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Hans Kammerlander
Photo by arch. H. Kammerlander
Hans Kammerlander
Photo by arch. H. Kammerlander
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Hans Kammerlander climbs Mount Tyree and becomes first to climb Second Seven Summits

05.01.2012 by Planetmountain

On 3 January Italian mountaineer Hans Kammerlander reached the summit of Mount Tyree (Antarctic). In doing so he has become the first person to climb the 7 second highest peaks on all seven continents.

Hans Kammerlander remains true to himself. Two days ago he reached the 2852m high summit of Mount Tyree in Antactica and in doing so he completed his special journey across the 7 second highest peaks on all seven continents. This is a somewhat particular journey seeing that, alpinists and laymen alike, know of the fourteen 8000ers and also the Seven Summits - the seven highest peaks of each continent - but almost no one has ever been interested in the world's second highest peaks. This idea, invented by Kammerlander himself, speaks volumes about the 55-year-old ace alpinist's creativity, about his simple, sincere style as well as his unbridled love for the mountains.

The first step in this journey - project, which obviously includes a pinch of irony - was taken on the 8610m high K2, the 8000er which many rightly consider the hardest of the world's fourteen highest mountains. But the project only took form in 2009 when the alpinist from Acereto in the South Tyrol climbed Ojos del Salado (6893m), the second highest mountain in South America, followed by Mount Kenya which at 5199m is second only to the king of Africa, Mount Kilimanjaro.

Kammerlander's journey continued in 2010 with the ascent of the extremely cold Mount Logan (5959m) and "Russian" Dychtau (5204m), the second highest peaks in North America and Europe. In April 2011 Kammerlander ascended Puncak Trikora, the 4730m high giant of Indonesia (Oceania). And, last but not least, two days ago he ascended Mount Tyree (4852m), a difficult mountain lost in the Antarctic desert, 13km NW of the higher Mount Vison. This may explain why this mountain is rarely ascended, and Kammerlander & Co's ascent is the 8th overall (the last was carried out 15 years ago).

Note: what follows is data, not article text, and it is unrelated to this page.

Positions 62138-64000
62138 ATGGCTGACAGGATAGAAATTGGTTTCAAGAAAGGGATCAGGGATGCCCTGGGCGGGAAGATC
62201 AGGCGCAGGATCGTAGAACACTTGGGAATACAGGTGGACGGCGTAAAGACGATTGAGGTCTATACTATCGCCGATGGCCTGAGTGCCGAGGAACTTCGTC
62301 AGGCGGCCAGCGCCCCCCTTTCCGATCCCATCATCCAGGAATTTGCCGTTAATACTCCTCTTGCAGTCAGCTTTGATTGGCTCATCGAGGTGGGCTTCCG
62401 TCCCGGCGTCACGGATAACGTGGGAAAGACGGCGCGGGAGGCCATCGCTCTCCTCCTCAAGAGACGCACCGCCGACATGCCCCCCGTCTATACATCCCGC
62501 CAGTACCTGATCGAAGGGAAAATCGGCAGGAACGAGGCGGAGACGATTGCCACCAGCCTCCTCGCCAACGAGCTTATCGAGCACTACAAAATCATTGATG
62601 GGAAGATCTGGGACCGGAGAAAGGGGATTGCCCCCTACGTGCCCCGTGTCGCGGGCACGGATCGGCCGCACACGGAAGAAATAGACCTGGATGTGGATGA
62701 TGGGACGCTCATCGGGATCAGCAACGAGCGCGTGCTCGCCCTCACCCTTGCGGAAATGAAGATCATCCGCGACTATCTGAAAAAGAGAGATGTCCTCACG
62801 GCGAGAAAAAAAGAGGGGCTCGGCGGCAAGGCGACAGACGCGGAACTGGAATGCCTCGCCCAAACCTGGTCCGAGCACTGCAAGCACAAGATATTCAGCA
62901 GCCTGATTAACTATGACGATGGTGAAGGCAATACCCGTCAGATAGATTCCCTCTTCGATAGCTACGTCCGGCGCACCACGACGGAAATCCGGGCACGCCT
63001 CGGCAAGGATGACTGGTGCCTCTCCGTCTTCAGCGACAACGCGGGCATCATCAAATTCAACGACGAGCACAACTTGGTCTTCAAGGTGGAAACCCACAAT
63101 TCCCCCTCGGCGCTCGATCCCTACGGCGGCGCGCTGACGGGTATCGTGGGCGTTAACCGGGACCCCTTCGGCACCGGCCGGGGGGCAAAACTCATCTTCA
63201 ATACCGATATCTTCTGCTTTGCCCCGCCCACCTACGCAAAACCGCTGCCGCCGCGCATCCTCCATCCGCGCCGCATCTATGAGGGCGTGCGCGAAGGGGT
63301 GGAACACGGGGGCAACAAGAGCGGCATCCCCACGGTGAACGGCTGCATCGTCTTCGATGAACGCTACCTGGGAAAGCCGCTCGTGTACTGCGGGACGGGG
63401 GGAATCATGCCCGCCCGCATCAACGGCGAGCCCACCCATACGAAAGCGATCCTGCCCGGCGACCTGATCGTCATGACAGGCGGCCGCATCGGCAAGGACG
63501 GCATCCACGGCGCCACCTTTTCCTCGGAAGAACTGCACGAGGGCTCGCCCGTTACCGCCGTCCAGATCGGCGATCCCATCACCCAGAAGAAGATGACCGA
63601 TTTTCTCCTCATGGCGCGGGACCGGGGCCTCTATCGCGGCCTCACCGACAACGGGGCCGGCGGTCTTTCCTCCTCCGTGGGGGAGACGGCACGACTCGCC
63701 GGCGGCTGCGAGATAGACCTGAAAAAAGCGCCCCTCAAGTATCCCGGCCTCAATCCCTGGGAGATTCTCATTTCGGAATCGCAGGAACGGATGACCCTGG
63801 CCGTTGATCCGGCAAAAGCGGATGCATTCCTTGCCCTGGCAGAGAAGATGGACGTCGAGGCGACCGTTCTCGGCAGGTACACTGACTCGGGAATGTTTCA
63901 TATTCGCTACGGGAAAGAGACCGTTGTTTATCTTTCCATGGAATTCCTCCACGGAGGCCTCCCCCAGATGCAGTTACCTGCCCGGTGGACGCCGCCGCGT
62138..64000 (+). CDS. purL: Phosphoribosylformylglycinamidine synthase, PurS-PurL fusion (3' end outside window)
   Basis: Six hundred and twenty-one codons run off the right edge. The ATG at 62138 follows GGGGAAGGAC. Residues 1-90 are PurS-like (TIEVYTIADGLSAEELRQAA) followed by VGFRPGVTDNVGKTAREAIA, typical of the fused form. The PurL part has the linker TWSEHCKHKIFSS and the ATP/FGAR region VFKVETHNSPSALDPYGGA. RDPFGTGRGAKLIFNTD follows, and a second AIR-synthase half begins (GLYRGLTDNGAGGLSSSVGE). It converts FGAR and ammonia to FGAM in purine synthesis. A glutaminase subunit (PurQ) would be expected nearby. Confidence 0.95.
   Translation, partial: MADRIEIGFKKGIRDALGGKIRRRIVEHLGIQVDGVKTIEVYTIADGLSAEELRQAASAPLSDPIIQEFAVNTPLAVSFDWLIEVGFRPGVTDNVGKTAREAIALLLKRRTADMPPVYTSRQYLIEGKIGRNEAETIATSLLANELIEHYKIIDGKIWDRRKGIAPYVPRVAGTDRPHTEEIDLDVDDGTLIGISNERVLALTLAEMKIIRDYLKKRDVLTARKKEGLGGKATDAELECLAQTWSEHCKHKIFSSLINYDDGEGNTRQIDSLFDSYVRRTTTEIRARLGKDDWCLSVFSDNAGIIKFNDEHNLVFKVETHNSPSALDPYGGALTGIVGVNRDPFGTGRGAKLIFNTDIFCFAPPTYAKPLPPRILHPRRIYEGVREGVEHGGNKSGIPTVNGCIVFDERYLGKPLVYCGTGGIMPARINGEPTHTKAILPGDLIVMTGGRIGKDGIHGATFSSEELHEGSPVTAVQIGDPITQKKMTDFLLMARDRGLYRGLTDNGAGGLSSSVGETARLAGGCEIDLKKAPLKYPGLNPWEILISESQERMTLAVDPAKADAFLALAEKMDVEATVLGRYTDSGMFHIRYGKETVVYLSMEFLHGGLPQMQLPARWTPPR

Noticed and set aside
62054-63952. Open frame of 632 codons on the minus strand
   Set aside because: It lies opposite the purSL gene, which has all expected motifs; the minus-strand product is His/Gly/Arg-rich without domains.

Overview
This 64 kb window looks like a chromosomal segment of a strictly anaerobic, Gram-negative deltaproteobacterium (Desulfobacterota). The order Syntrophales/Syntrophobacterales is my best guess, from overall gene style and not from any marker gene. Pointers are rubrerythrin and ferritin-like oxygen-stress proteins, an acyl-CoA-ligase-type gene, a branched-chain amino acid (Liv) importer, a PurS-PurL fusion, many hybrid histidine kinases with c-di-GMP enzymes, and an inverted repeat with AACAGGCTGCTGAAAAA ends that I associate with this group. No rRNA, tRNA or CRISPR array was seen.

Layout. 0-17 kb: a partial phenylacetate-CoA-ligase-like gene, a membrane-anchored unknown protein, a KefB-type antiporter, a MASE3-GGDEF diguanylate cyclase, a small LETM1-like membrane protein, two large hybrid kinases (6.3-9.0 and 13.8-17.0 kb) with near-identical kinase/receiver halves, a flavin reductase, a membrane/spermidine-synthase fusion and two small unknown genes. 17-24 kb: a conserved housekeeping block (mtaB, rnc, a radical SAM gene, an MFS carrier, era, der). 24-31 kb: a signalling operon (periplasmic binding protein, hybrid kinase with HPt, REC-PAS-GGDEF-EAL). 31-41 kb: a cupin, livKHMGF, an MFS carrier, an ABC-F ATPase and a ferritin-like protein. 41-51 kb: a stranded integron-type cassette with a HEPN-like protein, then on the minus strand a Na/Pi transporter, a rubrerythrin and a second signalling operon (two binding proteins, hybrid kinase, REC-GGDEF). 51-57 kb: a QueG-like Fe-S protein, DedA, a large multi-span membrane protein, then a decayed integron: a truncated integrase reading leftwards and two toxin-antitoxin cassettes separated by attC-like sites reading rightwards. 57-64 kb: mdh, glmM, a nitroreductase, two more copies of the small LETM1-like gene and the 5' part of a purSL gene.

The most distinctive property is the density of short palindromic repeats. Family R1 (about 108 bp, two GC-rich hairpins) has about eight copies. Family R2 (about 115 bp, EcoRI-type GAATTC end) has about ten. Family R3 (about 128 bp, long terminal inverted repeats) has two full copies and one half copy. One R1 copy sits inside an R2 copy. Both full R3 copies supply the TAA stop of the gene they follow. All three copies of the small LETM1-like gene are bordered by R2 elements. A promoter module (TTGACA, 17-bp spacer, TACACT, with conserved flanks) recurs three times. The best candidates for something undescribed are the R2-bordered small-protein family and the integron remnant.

So Hans Kammerlander is the first to have climbed the Seven second summits. Those who have had the chance to watch one of his packed evening shows cannot fail to remember the smile which accompanied the project. Some might even have believed it to be a joke. But on closer inspection, this great journey hides much more. For example, it underlines his immense renunciation, his decision to not climb all fourteen 8000ers.

This came about in 2001. Kammerlander had just climbed K2 (for the record, his first in the "second summit list") together with Jean Christophe Lafaille. T o those who asked him whether he would complete the run on Manaslu, he immediately replied no. Because on that mountain, during an attempt in 1991, he had lost Grossrubatscher and Mutschlechner, his climbing partners and close friends. This renunciation seemed almost revolutionary, something unique and rare in this world of alpinism. Kammerlander has always remained true to his word and in doing so he renounced something which was practically taken for granted. This is another reason why these "second summits" certainly aren't merely something invented to enter the Guinness book of world records (a glance at Kammerlander's curriculum suffices to understand this). On the contrary, once again his comes across as a great lesson in alpinism, in how to enjoy and experience it to the full.


Hans Kammerlander and his Seven Second Summits – the 7 second highest mountains on all 7 continents
2001 K2 (8611m), Pakistan (Asia), via Cesen, with Jean- Christophe Lafaille
2009 Ojos del Salado (6893m), Chile (South America), with Toni Mutschlechner
2009 Mount Kenya (5199m), Kenya (Africa), west face with with Konrad Auer
2010 Mount Logan (5959m), Alaska (Nord America), with Konrad Auer
2010 Dychtau (5204m), Russia (Europe), with Florian Kern
2011 Puncak Trikora (4730m), Indonesia (Oceania)
2012 Monte Tyree (4852m), (Antarctic)


- 03/04/2000 Hans Kammerlander, One of the driving forces in the mountaineering world.

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